Food packaging for thought

By Debby Cheng – Campaigns Officer


For years, I’ve started my day the same way: with a bowl of cereal. But last week, I noticed something that I had not before: my cereal’s packaging.

Usually, cereal goes soggy fast because you can’t close the bag that it comes in. Some people might throw out the cereal because it no longer tastes good. What’s more, often the packaging – a foil bag plus a box – goes straight into the garbage bin after just one use. That’s a lot of waste.

This packaging is different. First, it’s resealable, so my cereal stays crunchy longer.

Secondly, though it’s only a bag, it’s made of a sturdy plastic, so the cereal doesn’t get crushed on its way to my supermarket from the UK. Because the packaging is so durable, I can use it again and again. In fact, without thinking, I’ve collected a bunch.

Leftover food is one of the hot topics today. The State Grain Administration says Mainland China wastes about 200 billion yuan worth of food, equal to 80 billion kilograms of grain – that could feed 250 million people for an entire year. Hong Kong, meanwhile, wastes 3,584 tonnes of food every day, and in Macau, food waste accounts for 20 to 40 per cent of domestic waste (link only available in Chinese).

Many governments and the food industry are making an effort to study how to minimise food waste. In Australia, even the packaging industry is talking about how to reduce it in different parts of the production chain.

The Royal Melbourne Institute of Technology released a fascinating study, “The role of packaging in minimising food waste in the supply chain of the future”. It looks at how to prevent food from becoming damaged and as a consequence unmarketable and condemned to garbage heap.

The cereal bags that I have amassed over time stand in a row in my kitchen. Since the packaging is so durable, I use them to store other foods after I have finished the cereal.

The cereal bags that I have amassed over time stand in a row in my kitchen. Since they are so durable, I use them to store other foods after I have finished the cereal.

Waste increases costs for the food industry. Food packaging can prevent a lot of food waste. Take one example: modified atmosphere packaging. By injecting carbon dioxide, nitrogen or oxygen into the container, ethylene can be absorbed. Lowering the concentration of this hormone, which causes produce to ripen, can increase the food’s shelf life. These and other new packaging technologies might require investment, but the food industry should definitely consider them.

Of course, there are also easy ways to package food to prevent it from becoming waste. Australian banana farmers often discuss the reasons for damage in the course of delivery with packaging companies, the government department responsible for the primary industry, and retailers, in order to come up with solutions. In the past, the farmers used cardboard boxes. Four years ago, they started putting the bananas into cloth bags and transporting them in plastic crates instead of cardboard boxes. This prevented the fruit from bruising, increased air circulation and regulated the temperature, effectively increasing shelf life.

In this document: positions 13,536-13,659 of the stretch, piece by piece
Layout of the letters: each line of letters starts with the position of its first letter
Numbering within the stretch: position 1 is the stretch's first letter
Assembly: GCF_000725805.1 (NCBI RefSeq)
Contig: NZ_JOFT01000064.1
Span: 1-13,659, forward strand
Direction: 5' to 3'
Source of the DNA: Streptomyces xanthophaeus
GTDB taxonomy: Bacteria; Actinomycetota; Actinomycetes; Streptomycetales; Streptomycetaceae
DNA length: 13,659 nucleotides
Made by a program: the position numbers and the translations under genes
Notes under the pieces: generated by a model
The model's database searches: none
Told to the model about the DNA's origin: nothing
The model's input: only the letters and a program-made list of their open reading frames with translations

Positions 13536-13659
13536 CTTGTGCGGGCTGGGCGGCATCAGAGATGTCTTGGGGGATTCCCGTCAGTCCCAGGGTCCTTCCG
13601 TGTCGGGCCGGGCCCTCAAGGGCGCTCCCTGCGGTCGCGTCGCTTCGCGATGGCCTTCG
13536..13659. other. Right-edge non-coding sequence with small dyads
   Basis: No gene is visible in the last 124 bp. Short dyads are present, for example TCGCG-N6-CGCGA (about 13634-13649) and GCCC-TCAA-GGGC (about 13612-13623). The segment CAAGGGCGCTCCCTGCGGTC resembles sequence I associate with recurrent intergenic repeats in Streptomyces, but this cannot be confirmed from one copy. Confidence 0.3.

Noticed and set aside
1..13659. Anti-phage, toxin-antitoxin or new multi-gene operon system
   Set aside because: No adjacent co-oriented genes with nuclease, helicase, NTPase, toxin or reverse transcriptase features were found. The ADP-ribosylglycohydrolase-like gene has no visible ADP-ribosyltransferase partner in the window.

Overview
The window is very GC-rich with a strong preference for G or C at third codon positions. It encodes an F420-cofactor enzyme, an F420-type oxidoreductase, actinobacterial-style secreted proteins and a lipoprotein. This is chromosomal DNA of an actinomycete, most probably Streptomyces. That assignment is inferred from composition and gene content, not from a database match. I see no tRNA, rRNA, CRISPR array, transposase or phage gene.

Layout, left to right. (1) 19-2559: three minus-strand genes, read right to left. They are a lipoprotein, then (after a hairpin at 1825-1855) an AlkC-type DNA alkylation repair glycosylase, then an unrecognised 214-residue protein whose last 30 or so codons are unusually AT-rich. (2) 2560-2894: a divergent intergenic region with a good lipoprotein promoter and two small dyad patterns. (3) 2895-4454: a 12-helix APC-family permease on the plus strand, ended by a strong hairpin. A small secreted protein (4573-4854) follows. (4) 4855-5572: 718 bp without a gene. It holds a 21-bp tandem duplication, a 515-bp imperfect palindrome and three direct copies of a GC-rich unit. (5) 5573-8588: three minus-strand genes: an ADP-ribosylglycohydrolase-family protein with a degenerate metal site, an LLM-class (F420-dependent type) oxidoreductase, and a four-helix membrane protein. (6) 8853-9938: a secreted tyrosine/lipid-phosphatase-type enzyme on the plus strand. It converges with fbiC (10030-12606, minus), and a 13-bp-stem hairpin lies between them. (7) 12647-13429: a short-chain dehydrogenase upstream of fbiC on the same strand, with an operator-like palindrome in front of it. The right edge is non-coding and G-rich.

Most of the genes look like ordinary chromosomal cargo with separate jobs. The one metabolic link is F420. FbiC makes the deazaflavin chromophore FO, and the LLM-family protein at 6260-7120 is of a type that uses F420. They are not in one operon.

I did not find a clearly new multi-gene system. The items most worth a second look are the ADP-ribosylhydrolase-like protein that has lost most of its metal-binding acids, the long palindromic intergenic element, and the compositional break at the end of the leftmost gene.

After reading this article, I started noticing the packaging for the other food in my kitchen and thinking: Are these examples of good ways to package food?

The world wastes 1.3 billion tonnes of food per year. When more than 800 million people remain hungry in the world, this is just wrong. The global population is expected to rise by 2 billion and the demand for food by over 70 per cent. Something needs to be done to fix the broken food system.

Working on the GROW campaign has been tremendously rewarding. We’ve engaged with food banks that redistribute excess food, exposed the problem of land grabs in the sugarcane supply chain, challenged university students to devise innovative recipes to re-use surplus food, and more. (Check out what we’re up to here!) I hope this will bring us one step closer to a food system where everyone always has enough to eat.

But we can’t do it alone. We need everyone to make an effort, and food packaging designers, the food producers and companies that use their innovations, and the supermarkets that carry their items, can all play a part.

 Debby Cheng is a campaigns officer at Oxfam. She is responsible for advocacy work relating to policies to reduce food waste in the public and private sectors.















麥麗萍: 樂施行動組2012的參加者。
呂嘉豪、羅雅芳: 來自香港教育學院的實習生。在實習期間,推廣「糧食公義」倡議運動,探索當中的教育元素。

In the face of global hunger, Hong Kong must stop wasting food

By Mayling Chan – International Programme Director at Oxfam Hong Kong

In Hong Kong, like any modern city that tends to rely on globally sourced imported food, it’s hard to visualise the link between global issues of food insecurity and our own issues of food waste. The UN Food and Agriculture Organisation estimates consumer-based food waste in industrialised countries is almost as high as the total net food production of sub-Saharan Africa, that is, 230 million tonnes a year.

In fact, being able to control and reduce the volume of our food waste is a concrete way to contribute to global food security, which is characterised by the accessibility and availability of nutrition and food for all, through sustainable production, collection, distribution, marketing and equitable trade systems.

Having said that, modern cities have learned to be more self-sufficient in food provision over the past two decades. For example, farms have sprouted up in and around the city areas in Singapore, Havana, New York, Beijing, Caracas and elsewhere. Their purpose is to ensure greater adaptation to a world undergoing climatic changes that have affected production and crop yields.

Overconsumption of food seems to have become a daily habit for many. The people of Hong Kong produce more than 3,500 tonnes of food waste every day. On average we consume 1.12kg of food a day, yet in every three-person household, about 1kg of food will end up in a landfill.